Dr Reddy’s laboratories presented the Indian drug regulator on June 20 with a proposal for emergency use authorization (EUA) or marketing authorization and a protocol for the start of phase 3 of the drug. ” clinical trial for Sputnik light. This is a single dose of the vaccine.
Unfortunately, even the single-dose injection proposal was hampered by a regulatory hurdle. India’s SEC panel, which reports to the Medicines Regulatory Authority, cannot authorize the Indian pharmaceutical company to obtain an EUA. Some of the excerpts from the meeting quoted the following:
“After extensive discussion, the committee suggested that the company present safety, efficacy and immunogenicity data from Phase 3 clinical trials of the Sputnik Light vaccine that are already underway in Russia to review the proposal. Additionally, as the safety and immunogenicity data for Dose 1 has already been generated in the country in another trial, there was inadequate data and rationale in conducting a separate similar clinical trial..“
Timeline of Sputnik V in India
The Russian vaccine was due to start producing a large number of doses in July. The schedule has now been postponed to August. In India, the Russian Direct Investment Fund (RDIF) has manufacturing agreements with the Serum Institute of India, Hetero Group of Companies, Gland Pharma, Panacea Biotech, Virchow Biotech, Stelis Biopharma and Morepen. Dr Reddy is expected to import 25 crore doses of Sputnik V to India from Russia as part of the deal.
Currently, a technology transfer for the manufacture of Sputnik V in the country with a partnership of Serum Institute of India (SII), RDIF informed that the first batch of vaccine should be shipped from production units in September. In a statement, RDIF said that as part of the technology transfer process, SII has already collected samples of cells and vectors from the Gamaleya Center. The statement also confirmed that the cultivation process had already started with the import approval by the Drug Controller General of India.
According to data published in The Lancet, Sputnik V showed 91.6 percent effectiveness after phase 3 trials. On the other hand, Sputnik Light showed an 80 percent effectiveness level which, according to the RDIF, is superior to that of many two-dose vaccines.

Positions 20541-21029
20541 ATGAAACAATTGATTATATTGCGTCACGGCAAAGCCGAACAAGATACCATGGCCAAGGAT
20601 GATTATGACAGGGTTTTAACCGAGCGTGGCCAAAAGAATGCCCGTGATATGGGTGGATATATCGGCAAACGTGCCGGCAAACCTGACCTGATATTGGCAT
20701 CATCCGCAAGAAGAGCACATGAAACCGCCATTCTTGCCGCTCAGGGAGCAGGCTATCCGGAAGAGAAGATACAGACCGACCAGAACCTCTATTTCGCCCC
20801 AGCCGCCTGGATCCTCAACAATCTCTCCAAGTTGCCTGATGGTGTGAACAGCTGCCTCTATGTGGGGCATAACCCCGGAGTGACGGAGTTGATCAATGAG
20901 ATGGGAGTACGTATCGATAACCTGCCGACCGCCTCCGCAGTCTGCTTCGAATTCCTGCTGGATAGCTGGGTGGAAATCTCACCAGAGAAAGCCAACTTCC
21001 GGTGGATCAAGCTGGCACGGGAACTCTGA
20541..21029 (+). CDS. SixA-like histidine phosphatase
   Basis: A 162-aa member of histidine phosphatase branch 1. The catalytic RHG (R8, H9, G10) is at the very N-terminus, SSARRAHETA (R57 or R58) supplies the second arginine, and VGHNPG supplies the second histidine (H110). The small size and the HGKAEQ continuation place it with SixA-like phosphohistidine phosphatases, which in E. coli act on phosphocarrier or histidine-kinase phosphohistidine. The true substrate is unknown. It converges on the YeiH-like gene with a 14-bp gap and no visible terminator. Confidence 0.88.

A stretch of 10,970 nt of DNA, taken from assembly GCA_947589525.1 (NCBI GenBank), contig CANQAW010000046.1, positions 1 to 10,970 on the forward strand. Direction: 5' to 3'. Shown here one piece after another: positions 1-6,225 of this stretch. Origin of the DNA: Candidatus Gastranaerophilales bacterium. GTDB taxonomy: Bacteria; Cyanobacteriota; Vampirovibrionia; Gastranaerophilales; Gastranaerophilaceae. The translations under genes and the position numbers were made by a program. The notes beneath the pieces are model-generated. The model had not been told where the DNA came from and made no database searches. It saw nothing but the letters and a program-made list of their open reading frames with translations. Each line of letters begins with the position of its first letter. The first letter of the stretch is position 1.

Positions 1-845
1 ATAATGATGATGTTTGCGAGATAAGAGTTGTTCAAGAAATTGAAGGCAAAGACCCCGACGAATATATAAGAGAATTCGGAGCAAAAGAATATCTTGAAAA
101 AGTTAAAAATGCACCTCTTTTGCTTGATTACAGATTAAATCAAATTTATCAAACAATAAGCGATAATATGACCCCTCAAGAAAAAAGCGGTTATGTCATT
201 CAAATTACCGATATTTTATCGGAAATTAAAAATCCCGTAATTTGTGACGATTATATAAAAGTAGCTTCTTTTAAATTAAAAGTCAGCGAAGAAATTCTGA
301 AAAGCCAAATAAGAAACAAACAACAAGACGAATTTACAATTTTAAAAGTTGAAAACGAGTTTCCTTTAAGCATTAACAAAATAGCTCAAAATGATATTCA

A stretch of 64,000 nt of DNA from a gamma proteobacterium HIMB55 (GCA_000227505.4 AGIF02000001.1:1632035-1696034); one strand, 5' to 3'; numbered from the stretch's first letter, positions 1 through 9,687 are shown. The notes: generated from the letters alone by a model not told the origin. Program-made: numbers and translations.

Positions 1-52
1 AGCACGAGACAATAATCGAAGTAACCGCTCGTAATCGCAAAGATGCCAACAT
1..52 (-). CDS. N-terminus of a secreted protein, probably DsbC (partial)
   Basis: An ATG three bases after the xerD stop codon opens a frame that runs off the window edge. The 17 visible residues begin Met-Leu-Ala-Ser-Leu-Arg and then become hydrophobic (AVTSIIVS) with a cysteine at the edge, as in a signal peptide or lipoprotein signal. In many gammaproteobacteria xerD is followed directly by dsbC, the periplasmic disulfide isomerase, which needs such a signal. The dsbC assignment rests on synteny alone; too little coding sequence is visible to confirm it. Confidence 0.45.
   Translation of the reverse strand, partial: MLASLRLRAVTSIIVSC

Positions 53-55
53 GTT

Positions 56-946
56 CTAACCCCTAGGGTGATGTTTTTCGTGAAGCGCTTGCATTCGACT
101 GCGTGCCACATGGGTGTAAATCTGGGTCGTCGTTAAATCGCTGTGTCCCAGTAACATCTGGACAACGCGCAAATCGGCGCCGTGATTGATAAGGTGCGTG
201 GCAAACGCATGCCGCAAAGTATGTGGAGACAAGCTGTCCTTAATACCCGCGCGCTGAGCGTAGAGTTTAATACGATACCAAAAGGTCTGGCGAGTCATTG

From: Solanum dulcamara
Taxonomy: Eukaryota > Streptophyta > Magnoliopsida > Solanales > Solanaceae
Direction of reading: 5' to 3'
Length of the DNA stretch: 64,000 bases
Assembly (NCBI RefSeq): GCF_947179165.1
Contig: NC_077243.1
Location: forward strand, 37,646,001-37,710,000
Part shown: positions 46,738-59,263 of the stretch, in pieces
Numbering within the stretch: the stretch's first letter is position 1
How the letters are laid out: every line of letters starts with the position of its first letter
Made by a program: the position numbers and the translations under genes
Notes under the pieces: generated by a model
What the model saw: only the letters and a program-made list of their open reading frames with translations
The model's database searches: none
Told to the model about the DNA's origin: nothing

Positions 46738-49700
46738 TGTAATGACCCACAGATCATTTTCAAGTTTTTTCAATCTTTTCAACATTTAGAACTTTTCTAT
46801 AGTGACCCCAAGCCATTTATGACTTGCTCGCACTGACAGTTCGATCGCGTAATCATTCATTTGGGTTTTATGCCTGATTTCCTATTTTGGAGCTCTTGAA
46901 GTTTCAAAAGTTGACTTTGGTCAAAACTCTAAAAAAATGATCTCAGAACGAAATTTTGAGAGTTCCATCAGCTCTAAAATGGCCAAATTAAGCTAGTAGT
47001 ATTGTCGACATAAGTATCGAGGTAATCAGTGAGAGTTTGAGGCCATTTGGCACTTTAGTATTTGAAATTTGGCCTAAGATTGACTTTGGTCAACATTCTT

Kerala government in talks with Russia
The Kerala government has started talks with Russia to set up a Sputnik V vaccine production plant in the state, as state government officials have confirmed. According to Minister of Industries P Rajeev, the state has already allocated 10 acres of land for this project. The Russian vaccine developed by National Institute for Epidemiology and Microbiology of Gamaleya is one of four Covid-19 vaccines accepted by India.
P Rajeev at a press conference informed that talks between Kerala and Russia had started a long time ago when there was a massive shortage of vaccines. Initial discussions are underway at the moment and discussions focus on the terms and conditions of both parties. The Chief State Secretary and industry officials are in conversation with Russian officials, the attorney general and the direct investment board. Both parties are expected to sign the agreement in a few days.
P Rajeev also mentioned that such a decision of the government of Kerala will immensely benefit the people of the state. Earlier, Kerala Chief Minister Pinarayi Vijayan asked state officials to make suggestions to companies ready to produce Covid-19 vaccines in the state. The government had charged Kerala State Drugs and Pharmaceuticals Ltd (KSDP) and a committee of experts to speed up the process. The government had decided to allocate the land for the Thonakkal Life Science Park to install the Russian vaccine production unit there.
Edited by Aishwarya Ingle